March 2 is the birthday of Sam Houston. Considered a Texas hero, he is also an American hero as well.
In the years leading up to the Civil War, Houston was a
U. S. Senator, and the most controversial issue of his day was slavery. In 1854, Congress introduced the Kansas-Nebraska Act topermit slavery not only in the Kansas-Nebraska area but also in parts of Colorado, Wyoming, Montana, Idaho, North Dakota and South Dakota. In response, over 3,000 clergymen from New England (which was over three-fourths of New England’s clergy) submitted a petition to Congress opposing the Act and its extension of slavery. Numerous pro-slavery U. S. Senators denounced the actions of the ministers, including Senator Stephen Douglas of Illinois who declared:
It is evident that [the ministers] ought to be rebuked, and required to confine themselves to their vocation. . . It is an attempt to establish a theocracy – to take charge of our politics and our legislation. It is an attempt to make the legislative power of this country subordinate to the church. It is not only to unite church and state but it is to put the state in subordination to the dictates of the church.
(With this absurd rhetoric, Senator Douglas certainly could easily have worked with modern secularist groups such as Americans United for Separation of Church and State, the Freedom from Religion Foundation, the Military Religious Freedom Foundation, or the American Humanist Association, for these groups say today what Douglas said decades ago.)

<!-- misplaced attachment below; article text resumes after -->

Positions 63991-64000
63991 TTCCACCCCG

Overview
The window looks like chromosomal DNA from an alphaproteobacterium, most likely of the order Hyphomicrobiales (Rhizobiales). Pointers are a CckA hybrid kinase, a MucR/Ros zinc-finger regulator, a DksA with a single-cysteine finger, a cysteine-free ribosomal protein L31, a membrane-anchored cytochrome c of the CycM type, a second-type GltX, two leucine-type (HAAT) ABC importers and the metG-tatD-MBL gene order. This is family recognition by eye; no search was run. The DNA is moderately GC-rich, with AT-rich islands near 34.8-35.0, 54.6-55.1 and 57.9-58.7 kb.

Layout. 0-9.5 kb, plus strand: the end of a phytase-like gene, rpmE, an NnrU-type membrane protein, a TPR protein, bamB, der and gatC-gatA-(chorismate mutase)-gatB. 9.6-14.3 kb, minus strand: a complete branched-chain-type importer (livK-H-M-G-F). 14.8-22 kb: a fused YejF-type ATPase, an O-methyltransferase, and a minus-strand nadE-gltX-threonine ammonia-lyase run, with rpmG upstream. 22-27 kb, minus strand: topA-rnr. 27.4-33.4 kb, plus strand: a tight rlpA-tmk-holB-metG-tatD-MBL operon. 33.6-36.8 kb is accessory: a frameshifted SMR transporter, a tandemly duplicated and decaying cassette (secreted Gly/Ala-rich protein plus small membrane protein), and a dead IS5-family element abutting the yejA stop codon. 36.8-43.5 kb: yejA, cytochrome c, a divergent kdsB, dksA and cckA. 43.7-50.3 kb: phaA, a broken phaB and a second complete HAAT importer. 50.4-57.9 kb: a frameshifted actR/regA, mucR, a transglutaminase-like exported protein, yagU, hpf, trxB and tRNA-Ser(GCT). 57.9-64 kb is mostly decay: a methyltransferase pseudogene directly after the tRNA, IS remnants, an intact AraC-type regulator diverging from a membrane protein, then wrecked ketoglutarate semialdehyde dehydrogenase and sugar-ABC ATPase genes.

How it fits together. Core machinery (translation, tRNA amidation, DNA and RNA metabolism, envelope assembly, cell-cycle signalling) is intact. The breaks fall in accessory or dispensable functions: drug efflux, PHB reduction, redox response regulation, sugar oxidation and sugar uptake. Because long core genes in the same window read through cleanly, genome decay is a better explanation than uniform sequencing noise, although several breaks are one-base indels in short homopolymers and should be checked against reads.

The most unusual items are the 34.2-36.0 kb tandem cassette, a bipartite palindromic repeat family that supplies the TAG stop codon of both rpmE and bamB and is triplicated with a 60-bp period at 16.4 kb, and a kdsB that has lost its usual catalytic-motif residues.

Many other Senators, however, took the opposite — the pro-Constitution –position. In fact, Northern Senator Charles Sumner of Massachusetts was just about to stand and defend the ministers when Southern Senator Sam Houston arose and shouted, “Sumner! Don’t speak! Don’t speak! Leave them to me!” Sumner yielded; Houston took the floor and declared:
…I certainly can see no more impropriety in ministers of the Gospel, in their vocation, memorializing [petitioning] Congress than politicians or other individuals. . . . Because they are ministers of the Gospel, they are not disfranchised of political rights and privileges and . . . they have a right to spread their opinions on the records of the nation. . . . The great Redeemer of the World enjoined duties upon mankind; and there is [also] the moral constitution from which we have derived all the excellent principles of our political Constitution – the great principles upon which our government, morally, socially, and religiously is founded. Then, sir, I do not think there is anything very derogatory to our institutions in the ministers of the Gospel expressing their opinions. They have a right to do it. No man can be a minister without first being a man. He has political rights; he has also the rights of a missionary of the Savior, and he is not disfranchised by his vocation. . . . He has a right to interpose his voice as one of its citizens against the adoption of any measure which he believes will injure the nation. . . . [Ministers] have the right to think it is morally wrong, politically wrong, civilly wrong, and socially wrong. . . . and if they denounce a measure in advance, it is what they have a right to do.
Sam Houston stood boldly in favor of the free-speech rights of ministers to address any issue the government was also addressing. That constitutional right is just as available today as it was a century and a half ago, and ministers, churches, and people of faith should avail themselves of it.
As we remember our historical heroes such as Sam Houston, we wanted to share with you a document found in WallBuilders extensive library directly related to to this incident. It shows several Senators ordering copies of Houston’s compelling speech so that they could distribute it far and wide.